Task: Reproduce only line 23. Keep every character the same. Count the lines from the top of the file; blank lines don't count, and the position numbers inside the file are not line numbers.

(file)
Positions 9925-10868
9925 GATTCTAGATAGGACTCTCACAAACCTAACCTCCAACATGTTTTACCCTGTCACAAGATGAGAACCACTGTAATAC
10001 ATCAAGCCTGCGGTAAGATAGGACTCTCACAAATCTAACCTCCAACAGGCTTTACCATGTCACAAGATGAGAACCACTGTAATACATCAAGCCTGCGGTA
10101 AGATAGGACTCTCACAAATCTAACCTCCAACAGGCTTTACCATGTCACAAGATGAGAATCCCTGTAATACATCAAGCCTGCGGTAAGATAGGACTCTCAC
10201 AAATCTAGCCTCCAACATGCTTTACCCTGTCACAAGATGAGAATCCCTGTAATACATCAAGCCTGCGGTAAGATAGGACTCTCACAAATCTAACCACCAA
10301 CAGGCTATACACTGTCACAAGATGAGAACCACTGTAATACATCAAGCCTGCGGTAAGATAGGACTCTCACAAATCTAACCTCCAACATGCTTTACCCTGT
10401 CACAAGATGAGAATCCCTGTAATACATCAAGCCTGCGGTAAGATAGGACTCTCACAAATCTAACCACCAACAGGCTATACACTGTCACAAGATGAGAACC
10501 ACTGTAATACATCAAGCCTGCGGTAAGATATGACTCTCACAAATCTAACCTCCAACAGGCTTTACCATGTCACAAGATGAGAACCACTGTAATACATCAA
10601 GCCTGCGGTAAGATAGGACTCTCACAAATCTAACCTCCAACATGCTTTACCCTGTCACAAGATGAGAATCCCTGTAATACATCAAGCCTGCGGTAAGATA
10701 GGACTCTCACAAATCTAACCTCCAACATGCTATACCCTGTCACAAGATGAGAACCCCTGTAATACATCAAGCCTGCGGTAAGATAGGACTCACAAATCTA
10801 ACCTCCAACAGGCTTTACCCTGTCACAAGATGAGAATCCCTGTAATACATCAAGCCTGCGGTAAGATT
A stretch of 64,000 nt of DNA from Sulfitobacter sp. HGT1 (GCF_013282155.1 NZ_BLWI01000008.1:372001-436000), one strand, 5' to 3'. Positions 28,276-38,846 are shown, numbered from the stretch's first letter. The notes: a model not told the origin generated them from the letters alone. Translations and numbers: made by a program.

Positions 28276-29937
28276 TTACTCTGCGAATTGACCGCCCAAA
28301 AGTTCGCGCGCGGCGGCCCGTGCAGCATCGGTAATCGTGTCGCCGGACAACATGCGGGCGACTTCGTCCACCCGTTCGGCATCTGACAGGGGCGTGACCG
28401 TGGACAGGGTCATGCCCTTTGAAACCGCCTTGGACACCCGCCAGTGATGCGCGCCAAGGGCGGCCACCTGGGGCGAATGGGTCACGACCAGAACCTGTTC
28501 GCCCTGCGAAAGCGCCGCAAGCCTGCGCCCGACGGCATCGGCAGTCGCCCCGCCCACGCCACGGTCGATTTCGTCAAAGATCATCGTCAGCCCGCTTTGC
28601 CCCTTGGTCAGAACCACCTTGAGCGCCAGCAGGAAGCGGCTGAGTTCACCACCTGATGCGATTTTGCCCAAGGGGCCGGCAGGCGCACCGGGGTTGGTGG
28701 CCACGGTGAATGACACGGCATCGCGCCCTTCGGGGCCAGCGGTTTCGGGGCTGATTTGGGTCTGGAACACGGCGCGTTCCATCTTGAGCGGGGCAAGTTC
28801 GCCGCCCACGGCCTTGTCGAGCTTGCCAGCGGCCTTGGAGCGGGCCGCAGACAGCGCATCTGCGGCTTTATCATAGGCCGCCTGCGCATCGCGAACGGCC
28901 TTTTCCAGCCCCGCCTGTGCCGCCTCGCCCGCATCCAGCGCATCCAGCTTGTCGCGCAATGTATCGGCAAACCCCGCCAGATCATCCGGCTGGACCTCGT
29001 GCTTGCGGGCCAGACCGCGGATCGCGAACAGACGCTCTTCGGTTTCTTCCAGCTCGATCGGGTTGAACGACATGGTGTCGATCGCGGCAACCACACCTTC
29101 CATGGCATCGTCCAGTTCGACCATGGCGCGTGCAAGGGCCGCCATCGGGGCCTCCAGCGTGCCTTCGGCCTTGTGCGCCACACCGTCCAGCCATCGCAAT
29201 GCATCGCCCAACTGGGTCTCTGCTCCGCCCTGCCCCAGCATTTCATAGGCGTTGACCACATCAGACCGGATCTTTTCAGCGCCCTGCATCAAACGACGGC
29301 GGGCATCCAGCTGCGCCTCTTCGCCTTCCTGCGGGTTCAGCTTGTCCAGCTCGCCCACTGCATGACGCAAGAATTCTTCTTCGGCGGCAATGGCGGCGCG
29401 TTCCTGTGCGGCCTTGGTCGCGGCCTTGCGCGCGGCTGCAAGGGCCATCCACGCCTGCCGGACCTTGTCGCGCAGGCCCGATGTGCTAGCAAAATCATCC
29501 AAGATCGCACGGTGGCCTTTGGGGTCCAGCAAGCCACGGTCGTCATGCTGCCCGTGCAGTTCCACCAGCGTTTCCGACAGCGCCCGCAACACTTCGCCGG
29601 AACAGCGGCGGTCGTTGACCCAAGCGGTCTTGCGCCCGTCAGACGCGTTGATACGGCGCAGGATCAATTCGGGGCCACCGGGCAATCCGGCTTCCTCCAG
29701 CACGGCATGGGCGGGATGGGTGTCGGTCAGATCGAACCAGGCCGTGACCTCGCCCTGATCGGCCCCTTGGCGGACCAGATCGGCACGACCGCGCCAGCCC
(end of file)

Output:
29101 CATGGCATCGTCCAGTTCGACCATGGCGCGTGCAAGGGCCGCCATCGGGGCCTCCAGCGTGCCTTCGGCCTTGTGCGCCACACCGTCCAGCCATCGCAAT